Please use this identifier to cite or link to this item:
|Visualizar otros formatos: MARC | Dublin Core | RDF | ORE | MODS | METS | DIDL|
|dc.contributor.author||Sosik, Heidi M.||-|
|dc.contributor.author||Olson, Robert J.||-|
|dc.contributor.author||Ross, Oliver N.||-|
|dc.identifier.citation||Ocean Optics XXI: 122-123 (2012)||-|
|dc.description||Ocean Optics XXI, 8-12 October 2012, Glasgow, Scotland, United Kingdom||-|
|dc.description.abstract||Time- or space-series analysis is the one of the essential methods for marine science to understand the dynamics of ocean processes. It not only helps to identify the phenomenon represented by sequences of observations, but also helps to forecast events by feeding models. One of the first questions to address regarding the sampling strategy to obtain a time/space data series is the sampling frequency and the number of samples to measure. In many cases the answers to these questions are based mainly on logistic or operational restrictions (maximum number of samples that it is possible to process, instrumental capabilities, etc.). However, it is important to take into account the principles of Information Theory in order to avoid potential artefacts derived from improper sampling design. Furthermore, in those cases where the processes are not stationary (a common situation in marine environments) the sampling frequency and the number of samples play an important role in determining the time-frequency resolution required to characterize their dynamical properties. To address these problems of scale, two data sets are used as examples: (a) the analysis of a time series measured 3 samples/hr by the Imaging FlowCytobot (IFCB) installed at the entrance to the Mission-Aransas estuary (Port Aransas, TX, USA) during 2008 and (b) the high resolution spatial series of fluorescence data obtained 1 sample/m with an autonomous underwater vehicle (AUV) in Alfacs Bay (Ebro delta, Spain) during 2011. The final results indicate the need for measurements with sampling rates much higher than those commonly used in conventional methods (such as those relying on manual microscopy or pigment analysis) even in those cases in which the main goal is to characterize the dynamics at large spatial (order of km) or temporal (order of month-year) scales. These results reinforce the idea that the regular use of photonic-based instruments (optical, imaging or holographic systems) is necessary to characterize multiscale processes in marine environments due to the fact that, at present time, these are the only technologies capable of sampling at the required rates||-|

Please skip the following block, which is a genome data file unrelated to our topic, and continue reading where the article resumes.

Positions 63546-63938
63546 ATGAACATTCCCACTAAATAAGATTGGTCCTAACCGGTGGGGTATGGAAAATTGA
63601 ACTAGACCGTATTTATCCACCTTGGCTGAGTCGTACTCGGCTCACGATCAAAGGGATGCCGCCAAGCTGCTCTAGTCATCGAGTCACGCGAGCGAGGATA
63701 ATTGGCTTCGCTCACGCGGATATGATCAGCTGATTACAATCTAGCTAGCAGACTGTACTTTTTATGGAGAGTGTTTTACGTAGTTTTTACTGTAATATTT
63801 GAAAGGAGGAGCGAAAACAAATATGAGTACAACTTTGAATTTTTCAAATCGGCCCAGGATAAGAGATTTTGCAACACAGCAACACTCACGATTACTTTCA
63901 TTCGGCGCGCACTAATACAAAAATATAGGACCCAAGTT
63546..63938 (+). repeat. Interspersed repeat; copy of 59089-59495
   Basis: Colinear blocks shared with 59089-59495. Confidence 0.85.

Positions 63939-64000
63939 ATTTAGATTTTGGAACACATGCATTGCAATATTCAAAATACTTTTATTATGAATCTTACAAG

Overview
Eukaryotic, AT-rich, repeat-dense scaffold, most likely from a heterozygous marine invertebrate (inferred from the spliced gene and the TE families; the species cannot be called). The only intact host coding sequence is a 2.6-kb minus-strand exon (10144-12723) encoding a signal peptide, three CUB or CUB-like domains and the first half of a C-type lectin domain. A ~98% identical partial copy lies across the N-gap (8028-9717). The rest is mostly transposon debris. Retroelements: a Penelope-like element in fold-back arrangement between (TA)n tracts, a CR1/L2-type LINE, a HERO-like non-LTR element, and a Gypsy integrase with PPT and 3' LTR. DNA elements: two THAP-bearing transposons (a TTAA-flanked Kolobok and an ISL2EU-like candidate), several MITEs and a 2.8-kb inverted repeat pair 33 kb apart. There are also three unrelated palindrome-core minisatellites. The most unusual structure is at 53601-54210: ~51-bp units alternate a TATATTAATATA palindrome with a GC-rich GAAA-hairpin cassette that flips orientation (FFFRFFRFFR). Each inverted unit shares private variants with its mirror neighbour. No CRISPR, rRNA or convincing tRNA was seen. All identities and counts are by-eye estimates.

|dc.title||Do we need photonic-based instruments to characterize multiscale processes in marine environments?||-|
|dc.type||póster de congreso||-|
|Appears in Collections:||(UTM) Comunicaciones congresos|
Files in This Item:
There are no files associated with this item.
Show simple item record
WARNING: Items in Digital.CSIC are protected by copyright, with all rights reserved, unless otherwise indicated.